On June 23, 2016, the United States Supreme Court issued a landmark decision upholding the race-conscious admissions program at the University of Texas. Under UT’s plan, approximately 25% of an incoming class is filled through a combination of applicants’ “Academic Index” (SAT scores, high school grades) and their “Personal Achievement Index.” The Personal Achievement Index consists of a holistic review of numerous factors, including an applicant’s race. A student who was denied admission filed a lawsuit to challenge the program, claiming that UT’s consideration of race as a factor in admissions denied her rights under the Constitution’s Equal Protection Clause.

The Supreme Court–in a 4-3 vote (Justices Kennedy, Ginsburg, Breyer and Sotomayor were in the majority, Justices Thomas, Alito and Chief Justice Roberts dissented, and Justice Kagan did not participate)–decided that UT’s consideration of race as part of its admissions process did not violate the Constitution. Applying a “strict scrutiny” standard, the Court found that UT had articulated precise and concrete goals for its race-conscious admissions program (including combating stereotypes, promoting racial understanding and preparing students for a diverse workforce). The Court further found that UT had shown that the race-conscious program was narrowly-tailored to address these goals (the Court noted that consideration of race had only a minor impact on the number of minority students admitted to UT) and that race-neutral programs would not achieve UT’s diversity goals. However, the Supreme Court also sounded a cautionary note: it stressed that UT must continually evaluate its race-conscious admissions program to ensure that race plays no greater role than necessary to accomplish its diversity goals.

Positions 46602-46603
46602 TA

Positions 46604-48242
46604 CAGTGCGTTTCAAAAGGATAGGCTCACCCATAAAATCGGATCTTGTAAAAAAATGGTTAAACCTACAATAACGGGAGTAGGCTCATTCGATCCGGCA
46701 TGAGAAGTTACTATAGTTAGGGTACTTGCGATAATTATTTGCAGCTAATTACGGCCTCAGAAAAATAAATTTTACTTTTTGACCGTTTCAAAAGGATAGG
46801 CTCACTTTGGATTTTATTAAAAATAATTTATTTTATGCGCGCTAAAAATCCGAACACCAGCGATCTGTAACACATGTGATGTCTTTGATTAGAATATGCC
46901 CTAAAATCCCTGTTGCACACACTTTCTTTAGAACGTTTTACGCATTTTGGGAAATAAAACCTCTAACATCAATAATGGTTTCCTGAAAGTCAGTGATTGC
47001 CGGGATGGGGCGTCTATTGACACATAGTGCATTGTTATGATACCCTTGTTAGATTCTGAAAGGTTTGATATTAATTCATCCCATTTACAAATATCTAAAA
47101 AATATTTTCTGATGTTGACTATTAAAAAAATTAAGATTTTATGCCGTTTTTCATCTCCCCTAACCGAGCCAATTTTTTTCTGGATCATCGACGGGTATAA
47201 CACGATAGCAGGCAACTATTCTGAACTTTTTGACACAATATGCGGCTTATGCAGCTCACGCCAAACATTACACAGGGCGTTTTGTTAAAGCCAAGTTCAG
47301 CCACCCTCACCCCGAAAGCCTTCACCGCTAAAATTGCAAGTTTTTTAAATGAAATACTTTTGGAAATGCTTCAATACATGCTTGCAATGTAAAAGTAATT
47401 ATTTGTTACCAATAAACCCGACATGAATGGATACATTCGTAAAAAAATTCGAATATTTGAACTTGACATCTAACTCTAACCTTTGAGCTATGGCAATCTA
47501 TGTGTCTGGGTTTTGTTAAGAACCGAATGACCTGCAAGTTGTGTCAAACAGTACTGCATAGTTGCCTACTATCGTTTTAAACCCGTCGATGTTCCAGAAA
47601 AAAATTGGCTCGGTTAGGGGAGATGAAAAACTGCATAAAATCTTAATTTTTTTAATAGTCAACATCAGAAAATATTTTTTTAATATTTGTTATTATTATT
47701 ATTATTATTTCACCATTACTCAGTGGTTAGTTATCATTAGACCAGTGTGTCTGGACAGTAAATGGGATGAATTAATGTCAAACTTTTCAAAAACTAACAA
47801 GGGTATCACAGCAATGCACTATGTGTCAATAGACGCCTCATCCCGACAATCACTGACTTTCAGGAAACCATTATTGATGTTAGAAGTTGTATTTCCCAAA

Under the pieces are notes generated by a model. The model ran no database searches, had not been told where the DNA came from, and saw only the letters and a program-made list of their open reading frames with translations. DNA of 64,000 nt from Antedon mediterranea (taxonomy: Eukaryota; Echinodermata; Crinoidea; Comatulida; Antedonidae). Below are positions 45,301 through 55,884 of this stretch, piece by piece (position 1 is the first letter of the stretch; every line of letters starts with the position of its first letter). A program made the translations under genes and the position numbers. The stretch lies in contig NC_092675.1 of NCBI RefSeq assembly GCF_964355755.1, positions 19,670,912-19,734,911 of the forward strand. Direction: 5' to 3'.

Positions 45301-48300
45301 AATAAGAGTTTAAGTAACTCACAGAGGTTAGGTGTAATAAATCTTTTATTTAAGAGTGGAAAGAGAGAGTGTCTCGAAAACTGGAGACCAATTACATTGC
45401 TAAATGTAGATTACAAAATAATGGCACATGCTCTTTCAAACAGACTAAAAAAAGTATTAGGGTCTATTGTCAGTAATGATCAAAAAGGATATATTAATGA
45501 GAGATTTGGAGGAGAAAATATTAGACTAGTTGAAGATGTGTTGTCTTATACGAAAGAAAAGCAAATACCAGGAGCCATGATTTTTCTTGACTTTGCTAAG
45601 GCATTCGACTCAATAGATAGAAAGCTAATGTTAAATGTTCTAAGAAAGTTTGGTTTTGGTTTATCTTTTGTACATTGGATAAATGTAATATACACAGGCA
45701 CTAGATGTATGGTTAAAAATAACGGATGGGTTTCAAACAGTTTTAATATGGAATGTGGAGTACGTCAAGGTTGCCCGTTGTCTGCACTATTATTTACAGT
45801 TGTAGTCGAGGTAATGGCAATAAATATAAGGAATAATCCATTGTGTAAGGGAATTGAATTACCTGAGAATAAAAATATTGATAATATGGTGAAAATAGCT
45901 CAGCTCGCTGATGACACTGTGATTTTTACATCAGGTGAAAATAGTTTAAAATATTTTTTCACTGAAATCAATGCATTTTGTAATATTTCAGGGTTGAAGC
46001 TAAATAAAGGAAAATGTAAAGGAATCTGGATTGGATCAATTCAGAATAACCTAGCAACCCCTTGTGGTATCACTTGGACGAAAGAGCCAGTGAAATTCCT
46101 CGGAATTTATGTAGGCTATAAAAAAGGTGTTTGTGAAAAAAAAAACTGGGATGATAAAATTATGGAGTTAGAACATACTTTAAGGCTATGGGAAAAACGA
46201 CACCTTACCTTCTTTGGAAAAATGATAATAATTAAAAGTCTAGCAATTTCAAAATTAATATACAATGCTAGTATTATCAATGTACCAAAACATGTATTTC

Justice Alito filed a lengthy dissent, arguing that the Court majority did not, in fact, apply a “strict scrutiny” standard of review but rather deferred in large part to UT’s asserted justifications for its admissions program without requiring UT to meet its burden to show that a race-conscious program was necessary and that the particular race-conscious program it put in place was narrowly-tailored to meet that necessity.

Client Tip: While race-conscious admissions programs in public college admissions continue to be permissible, the Court’s warning that institutions have a “continuing obligation” to ensure that such programs is significant. Institutions should continue, both now and at regular intervals in the future, review any race-conscious admissions program to ensure that it complies with the standards the Supreme Court reiterated in Fisher.